Thank you for the cross and all that Jesus did to purchase me from my sin.  I ask that you will give me eyes today to see people the way that you see them.

Morning: Psalm 104

Mid-Day: Psalm 52

Night: Psalm 4

Seeing Sychar: Seeing Spiritual Realities in a Physical World (Intro)

When I was in college I used to drive 16 hours to go home and see my parents.  It was quite a drive.  Along the way I passed by countless towns and cities all with their own off ramps complete with signs touting the local eateries, gas stations, and hotels.  Despite the long drive I rarely ever stopped.  In fact, I tried to shave hours off the trip by stopping only to use the restroom, fill up the truck and grab a bite to eat (Usually all in the same location).

Then one day somewhere in southern Illinois I did the unthinkable.  I pulled off the interstate and went to a town about 8 miles off the beaten.   I don’t know what prompted me, but as I drove through that small town I began to ask God to move in that place.  I asked him to reveal himself to the people.  I asked God to give me a heart for those people.

When I got home, I looked up the town on the internet and got all the statistical information that was available for free.  I wasn’t aware of church planting at the time, If I had been I might of been tempted to go plant a church.  The urge to pray for this small town was so great and so profound.  I ended up praying for the people of that town for about a year.  I asked God many times if I was supposed to go, but sensed his call to stay.

I don’t really know what that whole experience was for, other than this… I was never able to pass that spot on the interstate again with out a burden to pray for the people of that town.  It was one of the first times that I was able to see past my own needs to see the needs of others and pray for a town just south of the interstate in southern Illinois.  The adventure of going off the map in Illinois lead to my beginning to see the Gulf Coast and the people around me as a mission field.  God was teaching me to see people with His heart.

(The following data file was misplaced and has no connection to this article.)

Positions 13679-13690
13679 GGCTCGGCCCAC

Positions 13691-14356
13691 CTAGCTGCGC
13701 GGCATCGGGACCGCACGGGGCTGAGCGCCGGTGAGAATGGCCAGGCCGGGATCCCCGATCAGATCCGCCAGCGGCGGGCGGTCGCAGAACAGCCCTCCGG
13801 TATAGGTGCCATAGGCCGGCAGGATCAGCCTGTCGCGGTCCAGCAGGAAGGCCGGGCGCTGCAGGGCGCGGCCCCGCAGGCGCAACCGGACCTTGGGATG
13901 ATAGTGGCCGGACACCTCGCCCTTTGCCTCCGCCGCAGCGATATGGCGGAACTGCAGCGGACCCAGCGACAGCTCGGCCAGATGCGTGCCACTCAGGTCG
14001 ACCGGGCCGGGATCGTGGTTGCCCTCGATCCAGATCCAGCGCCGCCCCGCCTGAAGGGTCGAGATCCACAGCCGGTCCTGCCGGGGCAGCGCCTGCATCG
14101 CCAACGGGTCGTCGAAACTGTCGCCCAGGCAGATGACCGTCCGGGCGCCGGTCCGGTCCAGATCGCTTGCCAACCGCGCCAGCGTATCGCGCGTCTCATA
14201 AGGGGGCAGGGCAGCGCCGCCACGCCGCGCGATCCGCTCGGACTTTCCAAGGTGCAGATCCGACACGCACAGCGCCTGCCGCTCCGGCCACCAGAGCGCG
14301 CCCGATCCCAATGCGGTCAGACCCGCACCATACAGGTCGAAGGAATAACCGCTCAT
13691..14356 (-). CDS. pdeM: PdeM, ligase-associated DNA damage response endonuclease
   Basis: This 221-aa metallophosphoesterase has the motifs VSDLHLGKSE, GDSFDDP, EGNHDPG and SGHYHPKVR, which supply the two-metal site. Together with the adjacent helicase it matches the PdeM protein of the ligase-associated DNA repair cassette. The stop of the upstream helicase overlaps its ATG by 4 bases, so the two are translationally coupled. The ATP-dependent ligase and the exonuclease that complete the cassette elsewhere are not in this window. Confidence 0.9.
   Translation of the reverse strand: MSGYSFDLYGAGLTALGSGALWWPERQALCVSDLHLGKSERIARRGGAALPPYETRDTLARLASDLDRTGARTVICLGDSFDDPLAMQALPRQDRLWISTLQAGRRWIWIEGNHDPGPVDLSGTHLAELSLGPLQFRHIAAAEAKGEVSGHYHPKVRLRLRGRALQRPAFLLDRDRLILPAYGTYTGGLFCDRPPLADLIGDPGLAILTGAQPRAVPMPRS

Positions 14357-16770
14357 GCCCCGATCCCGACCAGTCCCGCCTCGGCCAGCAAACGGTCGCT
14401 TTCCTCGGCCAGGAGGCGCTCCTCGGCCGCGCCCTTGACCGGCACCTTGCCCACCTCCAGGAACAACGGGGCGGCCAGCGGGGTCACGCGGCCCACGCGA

A similar story is told in the New Testament.  Jesus and his disciples are traveling from Jerusalem to Galilee.  Their rout takes them right through Samaria and by a town named Sychar.  Weary from travel the disciples leave Jesus by a well outside of town and go into Sychar to buy lunch.  It is obvious that this place is just supposed to be a stopping off point along the way.  But a conversation with a woman at the well changes everything.  The story ends with Jesus telling the disciples to look at the town and see all the people coming to hear about him.  While they were busy buying lunch.  God was already at work in the lives of the people and many professed belief on Christ that week.

I wonder if while we go through our daily routines and habits if like the disciples we miss what God is doing in the lives of people around us.  I bet the disciples started looking at commerce and buying lunch differently after that day.  I bet they saw Sychar differently after witnessing the town flock to believe in Jesus.  I imagine that the disciples began straining to see things the way Jesus did, looking for the needs of people and the opportunity to proclaim the good news of Jesus.  After all, Jesus promised to make them “fishers of men.”  And part of fishing for men is to see them; really see them and their need for a Savior.

Stay tuned for a series of blog posts entitled-  Seeing Sychar: Seeing Spiritual Realities in a Physical World